Facebook has ordered, according to a new report from third-party audio-video sellers to view and transcribe their users Bloomberg, Facebook claims to have stopped "more than a week" from using human resources to view audio clips, and found that performers had previously been asked to confirm that anonymous conversations in the Messenger application had been properly copied.
Since 2015, Messenger has offered a feature to transmit voice clips to text, but by default it's off. Facebook claims that only those who turned on the feature viewed their third-party audio clips. However, according to the support page, if someone in your chat agreed to Facebook copying the conversation, any audio in the thread would be translated, no matter who sent it.
The results are particularly worrying because nowhere on the support page or on the Facebook service has it been stated that people would view the audio. “Voice to text uses machine learning. The more you use this feature, the more Voice to Text can help, "says the support page.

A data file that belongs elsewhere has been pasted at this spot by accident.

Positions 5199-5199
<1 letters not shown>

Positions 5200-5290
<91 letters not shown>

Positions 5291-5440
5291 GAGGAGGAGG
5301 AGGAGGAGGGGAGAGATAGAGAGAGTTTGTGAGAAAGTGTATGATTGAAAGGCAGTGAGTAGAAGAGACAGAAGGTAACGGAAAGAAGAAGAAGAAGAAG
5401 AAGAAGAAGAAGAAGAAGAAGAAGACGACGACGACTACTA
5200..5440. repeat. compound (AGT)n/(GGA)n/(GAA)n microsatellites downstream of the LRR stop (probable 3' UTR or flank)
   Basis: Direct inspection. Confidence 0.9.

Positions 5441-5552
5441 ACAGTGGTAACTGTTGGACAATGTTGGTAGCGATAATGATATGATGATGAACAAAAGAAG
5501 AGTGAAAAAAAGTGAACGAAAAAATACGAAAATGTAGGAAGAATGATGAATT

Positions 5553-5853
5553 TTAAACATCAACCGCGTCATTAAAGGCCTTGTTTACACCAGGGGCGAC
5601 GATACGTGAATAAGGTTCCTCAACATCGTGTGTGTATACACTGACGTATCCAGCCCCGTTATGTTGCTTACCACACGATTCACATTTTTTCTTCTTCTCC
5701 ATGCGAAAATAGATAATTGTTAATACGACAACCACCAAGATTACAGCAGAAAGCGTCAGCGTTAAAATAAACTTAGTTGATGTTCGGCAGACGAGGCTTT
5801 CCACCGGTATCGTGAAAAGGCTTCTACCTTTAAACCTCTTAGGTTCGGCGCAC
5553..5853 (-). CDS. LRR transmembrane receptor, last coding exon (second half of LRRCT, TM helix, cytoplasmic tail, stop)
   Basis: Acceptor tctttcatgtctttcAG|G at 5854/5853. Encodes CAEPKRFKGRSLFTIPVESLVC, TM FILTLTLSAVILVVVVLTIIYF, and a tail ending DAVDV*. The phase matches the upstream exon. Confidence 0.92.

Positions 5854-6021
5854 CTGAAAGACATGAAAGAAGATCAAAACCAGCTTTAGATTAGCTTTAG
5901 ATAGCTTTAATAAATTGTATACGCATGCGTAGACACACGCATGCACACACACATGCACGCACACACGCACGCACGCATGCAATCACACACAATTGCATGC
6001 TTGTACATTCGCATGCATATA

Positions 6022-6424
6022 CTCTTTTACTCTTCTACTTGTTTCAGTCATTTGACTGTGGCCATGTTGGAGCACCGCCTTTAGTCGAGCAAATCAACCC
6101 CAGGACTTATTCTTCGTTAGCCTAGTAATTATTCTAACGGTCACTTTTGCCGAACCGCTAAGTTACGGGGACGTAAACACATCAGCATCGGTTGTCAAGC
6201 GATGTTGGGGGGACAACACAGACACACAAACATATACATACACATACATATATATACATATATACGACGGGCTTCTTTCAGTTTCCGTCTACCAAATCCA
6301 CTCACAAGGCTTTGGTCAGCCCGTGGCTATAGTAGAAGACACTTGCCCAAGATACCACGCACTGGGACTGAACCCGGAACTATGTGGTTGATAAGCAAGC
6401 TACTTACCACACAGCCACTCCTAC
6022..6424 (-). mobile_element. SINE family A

The report was created after it was discovered that Google, Apple, Microsoft and Amazon were using human performers to listen to audio downloaded through their Voice Assistant products, without being explicitly transparent to their users. Since then, Amazon has allowed users to log out while Google defends its practice, claiming that the process is helping Google Assistant work in multiple languages. Apple announced last week that it will stop hiring human contractors to review discussions with Siri and will soon allow users to sign out.
While there have been conspiracy theories on Facebook for years that hold secret conversations, it's important to keep this in mind. BloombergThe Facebook report does not claim to actually do Facebook. Performers were allowed to listen to audio data for which some users – in theory – gave permission. Facebook simply didn't tell users who made their transcripts.